If you’re an executor for someone who died in 2010, mark your calendar for January 17, 2012. That’s the new date by which you must now file a key federal tax form.

If your last name is “Steinbrenner,” or you also are the heir to the estate of a decedent who passed in 2010, then you likely know that your assets stand at a crossroads and that the estate executor has a huge choice: to file for the estate tax or not to file? That, is the question.

Formerly, the deadline was November 15, 2011, only a couple weeks out. Good news: Now, the deadline has been extended out to January 17, 2012.

So, why is there even a choice to file an estate tax return anyway and why might it be a difficult choice? It exists, as you may know, because last December’s budget compromise created an estate tax for the year in which there wasn’t any estate tax. The move was to offer a “retroactive” estate tax to cover up the hole Congress had previously left open by allowing the 2010 tax to lapse.

Of course, practically speaking anyway, it still doesn’t sound like a choice was created because, well, who would choose the estate tax? Indeed, there is a reason to choose the estate tax, but it depends entirely on the nature of the assets in the estate because of the “carryover basis” versus the “stepped-up basis” dilemma.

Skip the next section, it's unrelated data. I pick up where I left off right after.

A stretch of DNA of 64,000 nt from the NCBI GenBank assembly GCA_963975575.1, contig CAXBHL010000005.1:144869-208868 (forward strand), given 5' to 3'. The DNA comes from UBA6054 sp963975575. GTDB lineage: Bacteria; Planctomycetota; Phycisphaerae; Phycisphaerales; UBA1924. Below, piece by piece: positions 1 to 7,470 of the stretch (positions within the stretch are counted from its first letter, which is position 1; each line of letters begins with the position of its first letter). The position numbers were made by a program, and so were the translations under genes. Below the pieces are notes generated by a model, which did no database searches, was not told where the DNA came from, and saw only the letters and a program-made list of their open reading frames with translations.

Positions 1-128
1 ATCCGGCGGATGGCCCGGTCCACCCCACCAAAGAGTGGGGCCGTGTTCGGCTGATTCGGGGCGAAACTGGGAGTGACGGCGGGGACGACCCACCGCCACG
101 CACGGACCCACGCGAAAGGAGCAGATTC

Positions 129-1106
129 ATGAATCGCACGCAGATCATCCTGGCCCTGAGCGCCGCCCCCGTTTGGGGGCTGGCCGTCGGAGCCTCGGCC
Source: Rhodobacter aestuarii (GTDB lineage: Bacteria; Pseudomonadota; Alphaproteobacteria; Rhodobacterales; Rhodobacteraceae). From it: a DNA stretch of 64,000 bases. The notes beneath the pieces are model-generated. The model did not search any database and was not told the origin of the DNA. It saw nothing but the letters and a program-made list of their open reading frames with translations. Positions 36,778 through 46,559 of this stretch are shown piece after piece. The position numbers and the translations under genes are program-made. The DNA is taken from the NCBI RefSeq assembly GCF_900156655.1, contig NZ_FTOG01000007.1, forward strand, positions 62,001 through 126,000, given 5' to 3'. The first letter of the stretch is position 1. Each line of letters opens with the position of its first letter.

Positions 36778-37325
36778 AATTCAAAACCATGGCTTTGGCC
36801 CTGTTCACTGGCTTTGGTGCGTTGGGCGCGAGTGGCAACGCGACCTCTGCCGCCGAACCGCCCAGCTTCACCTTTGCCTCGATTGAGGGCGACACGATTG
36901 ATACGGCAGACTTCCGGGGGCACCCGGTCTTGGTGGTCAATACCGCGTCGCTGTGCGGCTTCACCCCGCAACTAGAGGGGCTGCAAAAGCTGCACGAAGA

If you choose not to pay the estate tax, then it catches up to you in the form of capital gains taxes upon the eventual sale of those assets. This is because the IRS will use the “carryover basis” or the original cost of the assets when determining capital gains. Assets that have significantly appreciated, or assets for which you cannot prove an original value, can become liabilities if you also plan to sell them. On the other hand, if you chose to pay the tax (35% on assets in excess of $5 million) then the IRS will use the “stepped-up basis” or current market value when determining the capital gains tax owed.

More advice and information can be found in Deborah Jacobs’s recent article (as well as in an earlier New York Times piece), but so much depends on the particular assets and record-keeping abilities of the estate.

Bottom line: As with any estate tax planning, make sure you consult with competent legal counsel, especially well before the clock runs out on January 17, 2012. In such instances, it may be prudent to file the estate tax return since you won’t pay taxes, but the rest involve a difficult calculation.

Reference: Forbes (September 13, 2011) “IRS Extends Key Deadline for 2010 Heirs

 

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